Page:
In Other Words Mexican Migration to the United States: Perspectives from Both Sides of the Border, edited by Harriett D. Romo & Olivia Mogollon-Lopez
For all the ink spilled over immigration and U.S.Mexico border issues in this country, we hear precious little from Mexico’s policy wonks on the subject. In this new anthology, Mexican researchers and public thinkers crunch the numbers and draw back the curtain on their own country’s estranged relationship to its U.S.-bound emigrants, as well as the government’s policy failures and economic stumbles that have created, as one author writes, “the deeply engrained culture of unauthorized migration.”
For starters, the emigration of Mexican nationals to the U.S., both authorized and unauthorized, is at a generational low. Not since the early 1970s have so few Mexican nationals been apprehended crossing the border by U.S. immigration authorities. In 2005, over a million Mexican immigrants were apprehended by U.S. officials; by 2011, that number was down to 286,000.
Francisco Alba, an economist and demographer at El Colegio de México, writes that this “will not be a temporary phenomenon — the U.S. great recession, increased U.S. border controls, lower fertility rates in Mexico, and increased work and educational opportunities for Mexican youth may be causing a longer-term shift in immigration patterns.”
In a good example of the binational thinking this book hopes to foster, Liliana Meza González, a senior researcher with Mexico’s federal Ministry of Labor and Social Welfare, and Michael Feil, a retired U.S. Army deputy commander who has since consulted on a number of U.S.-Mexico security initiatives, collaborated on a research chapter that digs deep into Mexican municipal records to paint a socioeconomic picture of the affluent Mexicans who emigrated during the country’s drug cartel wars of the late 2000s.
The ongoing narco violence — which killed more than 60,000 of the country’s citizens between 2006 and 2012 — struck terror into the country’s elite, particularly along its northern frontier, as cartels began to target privileged youth for kidnappings in order to extort their parents for money. But as Feil and González conclude, “environments of insecurity may represent opportunity frameworks utilized by potential migrants but not necessarily by those in greatest danger.”
While the free-falling U.S. economy kept many workingclass Mexicans at home during a time of deadly violence, the relative safety of living north of the border was appealing to the affluent Mexicans who had the resources to move. This isn’t a pattern unique to Mexico. Citing previous research conducted among upper-class Haitians and Chileans who fled to the U.S. during times of political terror in their home countries, the authors write, “Migrations as a result of insecurity are more prevalent among people with higher socioeconomic status who have the resources to migrate internationally.” Alba also attempts to locate Mexico’s reaction to its own recent immigrants — the considerable volume of Central American refugees who have been arriving in Mexico, fleeing violence in their own home countries. “In 2011, Mexico enacted an unprecedented emigration law (Ley de Migración) to ensure humane treatment of migrants in the country,” Alba writes. The law “represents an attempt by the Mexican government to bring congruency to the way Mexico treats foreign migrants and the way it expects other countries to treat its migrant citizens abroad.”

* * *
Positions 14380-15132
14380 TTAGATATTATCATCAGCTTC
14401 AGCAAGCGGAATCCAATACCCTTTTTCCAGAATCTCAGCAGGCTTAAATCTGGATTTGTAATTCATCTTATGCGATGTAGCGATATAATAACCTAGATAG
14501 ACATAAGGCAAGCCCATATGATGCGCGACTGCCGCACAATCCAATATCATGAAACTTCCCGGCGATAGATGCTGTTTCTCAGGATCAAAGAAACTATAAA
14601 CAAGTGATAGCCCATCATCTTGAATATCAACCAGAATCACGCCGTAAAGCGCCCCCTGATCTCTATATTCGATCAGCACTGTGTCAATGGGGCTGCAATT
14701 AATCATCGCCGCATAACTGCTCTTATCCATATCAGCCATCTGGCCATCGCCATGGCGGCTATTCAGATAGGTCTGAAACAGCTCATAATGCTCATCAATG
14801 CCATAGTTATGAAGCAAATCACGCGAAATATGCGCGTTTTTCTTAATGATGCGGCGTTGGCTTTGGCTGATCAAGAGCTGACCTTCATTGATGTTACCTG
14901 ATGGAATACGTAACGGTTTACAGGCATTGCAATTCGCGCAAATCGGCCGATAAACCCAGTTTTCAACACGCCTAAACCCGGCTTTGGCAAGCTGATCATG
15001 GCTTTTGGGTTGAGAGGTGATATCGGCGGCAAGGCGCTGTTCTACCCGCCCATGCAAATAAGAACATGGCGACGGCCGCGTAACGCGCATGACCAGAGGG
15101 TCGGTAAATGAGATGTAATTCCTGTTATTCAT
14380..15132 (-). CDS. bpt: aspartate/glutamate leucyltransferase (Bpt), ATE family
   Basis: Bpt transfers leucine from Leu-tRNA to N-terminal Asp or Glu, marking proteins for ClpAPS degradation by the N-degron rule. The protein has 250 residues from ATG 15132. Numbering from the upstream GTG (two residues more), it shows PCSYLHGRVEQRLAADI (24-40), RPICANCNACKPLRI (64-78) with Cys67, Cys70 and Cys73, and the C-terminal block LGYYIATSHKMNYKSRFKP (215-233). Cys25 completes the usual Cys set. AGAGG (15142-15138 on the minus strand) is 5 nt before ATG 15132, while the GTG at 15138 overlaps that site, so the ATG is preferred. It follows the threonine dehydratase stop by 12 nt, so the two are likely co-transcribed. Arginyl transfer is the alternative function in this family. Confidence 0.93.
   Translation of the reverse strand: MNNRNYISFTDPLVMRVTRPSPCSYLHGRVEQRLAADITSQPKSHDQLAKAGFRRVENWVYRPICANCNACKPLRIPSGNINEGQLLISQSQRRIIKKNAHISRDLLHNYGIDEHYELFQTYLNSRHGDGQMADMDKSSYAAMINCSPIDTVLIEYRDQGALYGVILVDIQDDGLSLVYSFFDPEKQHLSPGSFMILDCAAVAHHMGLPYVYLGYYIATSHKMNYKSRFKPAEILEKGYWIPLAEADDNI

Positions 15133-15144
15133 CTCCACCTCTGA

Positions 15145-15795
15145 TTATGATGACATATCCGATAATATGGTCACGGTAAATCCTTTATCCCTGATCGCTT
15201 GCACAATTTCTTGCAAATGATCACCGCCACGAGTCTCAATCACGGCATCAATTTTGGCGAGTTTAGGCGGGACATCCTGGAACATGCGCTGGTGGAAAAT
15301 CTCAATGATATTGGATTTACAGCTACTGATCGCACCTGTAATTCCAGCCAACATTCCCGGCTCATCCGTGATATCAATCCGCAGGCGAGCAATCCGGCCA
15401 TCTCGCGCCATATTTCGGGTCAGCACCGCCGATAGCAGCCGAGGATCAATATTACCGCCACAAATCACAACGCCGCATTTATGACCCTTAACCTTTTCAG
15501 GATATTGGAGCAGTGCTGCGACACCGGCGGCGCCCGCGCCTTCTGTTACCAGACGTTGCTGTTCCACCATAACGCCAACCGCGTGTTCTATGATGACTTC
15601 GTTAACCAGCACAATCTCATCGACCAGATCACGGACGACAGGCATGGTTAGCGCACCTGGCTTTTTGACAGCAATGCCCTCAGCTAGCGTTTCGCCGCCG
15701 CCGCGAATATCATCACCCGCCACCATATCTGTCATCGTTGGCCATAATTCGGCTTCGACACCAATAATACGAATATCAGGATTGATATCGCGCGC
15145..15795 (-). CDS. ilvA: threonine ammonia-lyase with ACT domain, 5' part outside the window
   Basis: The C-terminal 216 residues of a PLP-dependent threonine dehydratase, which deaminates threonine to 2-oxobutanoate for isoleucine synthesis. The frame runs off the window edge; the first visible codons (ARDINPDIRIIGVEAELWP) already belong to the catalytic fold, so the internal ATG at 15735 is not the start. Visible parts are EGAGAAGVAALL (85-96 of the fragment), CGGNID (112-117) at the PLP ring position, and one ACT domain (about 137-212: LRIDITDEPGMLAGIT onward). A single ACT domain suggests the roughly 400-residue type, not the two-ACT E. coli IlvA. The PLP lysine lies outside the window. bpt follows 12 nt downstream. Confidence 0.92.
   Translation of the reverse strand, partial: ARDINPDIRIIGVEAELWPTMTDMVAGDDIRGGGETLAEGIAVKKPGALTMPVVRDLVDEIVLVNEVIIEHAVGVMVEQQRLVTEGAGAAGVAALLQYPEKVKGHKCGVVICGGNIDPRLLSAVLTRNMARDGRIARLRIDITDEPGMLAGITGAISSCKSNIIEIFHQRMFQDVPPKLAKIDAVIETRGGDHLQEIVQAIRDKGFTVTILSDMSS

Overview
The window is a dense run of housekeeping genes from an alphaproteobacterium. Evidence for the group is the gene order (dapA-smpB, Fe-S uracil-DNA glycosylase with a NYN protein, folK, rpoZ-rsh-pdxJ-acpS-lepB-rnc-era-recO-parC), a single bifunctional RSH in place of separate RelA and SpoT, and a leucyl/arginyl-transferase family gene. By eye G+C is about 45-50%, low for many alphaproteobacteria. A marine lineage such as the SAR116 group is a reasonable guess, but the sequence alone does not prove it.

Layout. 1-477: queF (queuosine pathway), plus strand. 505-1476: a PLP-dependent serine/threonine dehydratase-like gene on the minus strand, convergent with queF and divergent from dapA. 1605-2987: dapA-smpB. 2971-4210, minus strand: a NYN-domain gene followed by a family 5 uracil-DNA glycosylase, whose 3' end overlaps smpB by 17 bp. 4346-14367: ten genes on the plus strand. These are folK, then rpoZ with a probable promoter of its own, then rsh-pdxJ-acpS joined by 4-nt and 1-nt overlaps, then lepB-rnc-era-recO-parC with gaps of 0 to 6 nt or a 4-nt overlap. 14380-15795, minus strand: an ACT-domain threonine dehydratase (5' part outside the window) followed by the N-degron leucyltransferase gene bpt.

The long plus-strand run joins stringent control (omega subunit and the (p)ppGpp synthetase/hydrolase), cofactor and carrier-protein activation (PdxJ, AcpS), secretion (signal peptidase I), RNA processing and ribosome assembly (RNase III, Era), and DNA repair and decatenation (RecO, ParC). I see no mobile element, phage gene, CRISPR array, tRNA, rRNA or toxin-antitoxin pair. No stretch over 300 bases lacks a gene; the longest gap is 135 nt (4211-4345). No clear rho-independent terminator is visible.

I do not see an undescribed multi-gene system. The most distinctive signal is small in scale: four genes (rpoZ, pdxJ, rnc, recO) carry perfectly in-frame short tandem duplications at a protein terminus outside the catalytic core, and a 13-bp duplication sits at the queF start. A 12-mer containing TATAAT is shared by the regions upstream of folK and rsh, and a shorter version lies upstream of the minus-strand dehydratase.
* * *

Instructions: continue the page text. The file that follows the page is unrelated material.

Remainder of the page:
With inbound Mexican migration to the U.S. at an all-time low, Alba believes it’s a ripe moment for both countries to resume the once-promising early-2001 talks of immigration reforms between then President George Bush and President Vicente Fox, which were derailed by the terrorist attacks of September 11.
Far from an open-borders advocate, Alba believes both countries have a responsibility to reduce unauthorized immigration as they defend the human rights of emigrants. For the U.S., Alba believes the American government has a responsibility to regulate and normalize the yearly influx of Mexican labor that agriculture and many other industries depend upon. For Mexico, he argues that the drastic slowdown in U.S.-bound emigration will force its government to reckon with its stagnating economy and its lack of transparency in its political and legal systems.
The book includes several features from American and Mexican-American academics that address undocumented college students, identity formation among female Mexican immigrants, and access to health care for the undocumented. But it is the anthology’s entries from Mexican policy wonks and immigration scholars that make it stand out in a very crowded field of books on U.S.-Mexico immigration policy and border issues.